There's a great mix of comedic timing and writing handled by the actors and Simon's writing. Jack Lemmon and Walter Matthau are a funny duo in this feature film. Lemmon perfectly drives up the hypochondriac scale past its peak, making cleaning and timeliness feel way more important than it should be. While Matthau distorts any sort of reality by feeding his guests with varying color assorted sandwiches. But of these two, the actor who steals the show was Matthau. His comedic talent shines through with some of the most hilarious lines ever spoken. And though what's said at times may not make sense immediately, the reasoning can be validated. There's also appearances from Herb Edelman, John Fiedler, David Sheiner, and Larry Haines, who play Oscar and Felix's gambling buddies. They two have their funny moments. One of the greater interactions however performed between Matthau and Lemmon were with Monica Evans and Carole Shelley.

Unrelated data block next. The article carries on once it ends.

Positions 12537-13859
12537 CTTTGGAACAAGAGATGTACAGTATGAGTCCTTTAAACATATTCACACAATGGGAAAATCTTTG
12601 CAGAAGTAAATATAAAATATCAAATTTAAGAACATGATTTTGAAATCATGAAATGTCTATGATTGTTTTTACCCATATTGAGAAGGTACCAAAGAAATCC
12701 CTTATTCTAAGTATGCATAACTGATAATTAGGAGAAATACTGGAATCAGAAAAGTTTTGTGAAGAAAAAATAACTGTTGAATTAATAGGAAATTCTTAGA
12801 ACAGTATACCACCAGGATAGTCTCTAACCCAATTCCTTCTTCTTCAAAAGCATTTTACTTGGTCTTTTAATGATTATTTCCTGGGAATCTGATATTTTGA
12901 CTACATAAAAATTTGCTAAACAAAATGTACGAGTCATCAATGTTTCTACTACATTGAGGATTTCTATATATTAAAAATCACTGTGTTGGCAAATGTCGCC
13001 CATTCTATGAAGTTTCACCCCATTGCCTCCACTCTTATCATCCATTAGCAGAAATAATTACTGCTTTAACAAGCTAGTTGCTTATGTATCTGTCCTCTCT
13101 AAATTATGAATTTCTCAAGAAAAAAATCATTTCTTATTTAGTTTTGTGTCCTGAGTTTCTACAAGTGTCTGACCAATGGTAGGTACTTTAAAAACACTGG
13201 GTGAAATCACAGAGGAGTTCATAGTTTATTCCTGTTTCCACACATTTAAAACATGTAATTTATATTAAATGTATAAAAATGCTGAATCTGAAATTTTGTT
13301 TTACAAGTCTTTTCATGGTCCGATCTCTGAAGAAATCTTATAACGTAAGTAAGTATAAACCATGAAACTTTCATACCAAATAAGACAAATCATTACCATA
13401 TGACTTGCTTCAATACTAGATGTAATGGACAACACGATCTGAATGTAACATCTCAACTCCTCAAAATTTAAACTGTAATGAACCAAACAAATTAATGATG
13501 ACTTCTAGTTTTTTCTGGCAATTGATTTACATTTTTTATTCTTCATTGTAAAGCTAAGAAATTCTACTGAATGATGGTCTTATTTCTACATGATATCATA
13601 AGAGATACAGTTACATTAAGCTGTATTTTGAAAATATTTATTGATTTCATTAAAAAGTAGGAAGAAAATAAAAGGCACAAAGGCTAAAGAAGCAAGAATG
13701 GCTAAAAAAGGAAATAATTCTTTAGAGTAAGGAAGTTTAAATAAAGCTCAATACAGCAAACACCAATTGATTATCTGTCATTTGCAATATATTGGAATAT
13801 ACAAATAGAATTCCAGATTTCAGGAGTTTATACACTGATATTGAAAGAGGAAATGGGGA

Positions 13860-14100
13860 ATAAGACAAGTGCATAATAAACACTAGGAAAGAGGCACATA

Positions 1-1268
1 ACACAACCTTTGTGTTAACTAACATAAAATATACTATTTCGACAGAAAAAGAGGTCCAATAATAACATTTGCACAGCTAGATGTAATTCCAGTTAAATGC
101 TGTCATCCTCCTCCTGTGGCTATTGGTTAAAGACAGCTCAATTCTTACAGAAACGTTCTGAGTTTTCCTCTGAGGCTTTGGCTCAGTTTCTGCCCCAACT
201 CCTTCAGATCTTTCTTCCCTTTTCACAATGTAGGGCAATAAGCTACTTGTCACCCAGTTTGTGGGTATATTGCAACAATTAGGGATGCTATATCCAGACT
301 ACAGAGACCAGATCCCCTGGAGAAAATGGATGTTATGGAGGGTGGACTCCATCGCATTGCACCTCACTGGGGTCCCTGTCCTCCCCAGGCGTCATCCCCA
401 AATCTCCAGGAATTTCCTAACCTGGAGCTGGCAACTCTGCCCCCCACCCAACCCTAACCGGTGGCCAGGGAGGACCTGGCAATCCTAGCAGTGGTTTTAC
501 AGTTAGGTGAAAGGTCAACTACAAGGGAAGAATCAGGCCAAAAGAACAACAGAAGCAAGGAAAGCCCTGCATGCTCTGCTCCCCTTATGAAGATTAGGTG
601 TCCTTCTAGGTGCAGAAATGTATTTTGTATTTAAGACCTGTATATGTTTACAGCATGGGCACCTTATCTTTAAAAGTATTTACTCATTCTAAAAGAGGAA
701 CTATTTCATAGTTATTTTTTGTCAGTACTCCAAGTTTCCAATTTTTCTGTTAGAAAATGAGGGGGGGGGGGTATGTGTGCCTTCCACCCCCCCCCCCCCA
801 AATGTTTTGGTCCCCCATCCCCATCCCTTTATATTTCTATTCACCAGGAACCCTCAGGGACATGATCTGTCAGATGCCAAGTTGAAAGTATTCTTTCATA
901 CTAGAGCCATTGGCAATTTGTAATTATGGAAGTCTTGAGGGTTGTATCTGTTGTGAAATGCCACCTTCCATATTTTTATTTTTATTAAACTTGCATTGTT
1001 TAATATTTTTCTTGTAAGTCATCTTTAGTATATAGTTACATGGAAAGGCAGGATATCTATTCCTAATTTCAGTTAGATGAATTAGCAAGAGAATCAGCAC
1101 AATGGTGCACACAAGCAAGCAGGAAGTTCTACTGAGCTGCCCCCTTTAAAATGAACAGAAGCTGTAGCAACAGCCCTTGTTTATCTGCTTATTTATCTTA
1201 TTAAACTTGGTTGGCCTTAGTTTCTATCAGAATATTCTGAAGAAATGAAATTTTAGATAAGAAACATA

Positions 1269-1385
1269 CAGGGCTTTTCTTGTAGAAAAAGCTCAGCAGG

These two actress really nailed their skills in sounding like sisters. Their giggles and reactions to either Matthau's and Lemmon's lines or themselves is well articulated and timed. Walter Matthau was known for several films like JFK (1991) and Grumpy Old Men (1993). Jack Lemmon is best known for other films too like The Great Race (1965), Airport '77 (1977), Short Cuts (1993) and Hamlet (1996). Both would also star in The Odd Couple II (1998). John Fiedler was best known for playing Piglet in all the Winnie the Pooh related films up until his passing in 2005. Herb Edelman was mainly a TV actor in shows like The Golden Girls and The Love Boat. The same could said for David Sheiner and Larry Haines. For Monica Evans, her career would not go much further but she would still voice Abigail from Disney's The Aristocats (1970) and Maid Marian from Robin Hood (1973). Carole Shelley also voiced characters in those two films but also voiced Lachesis from Hercules (1997).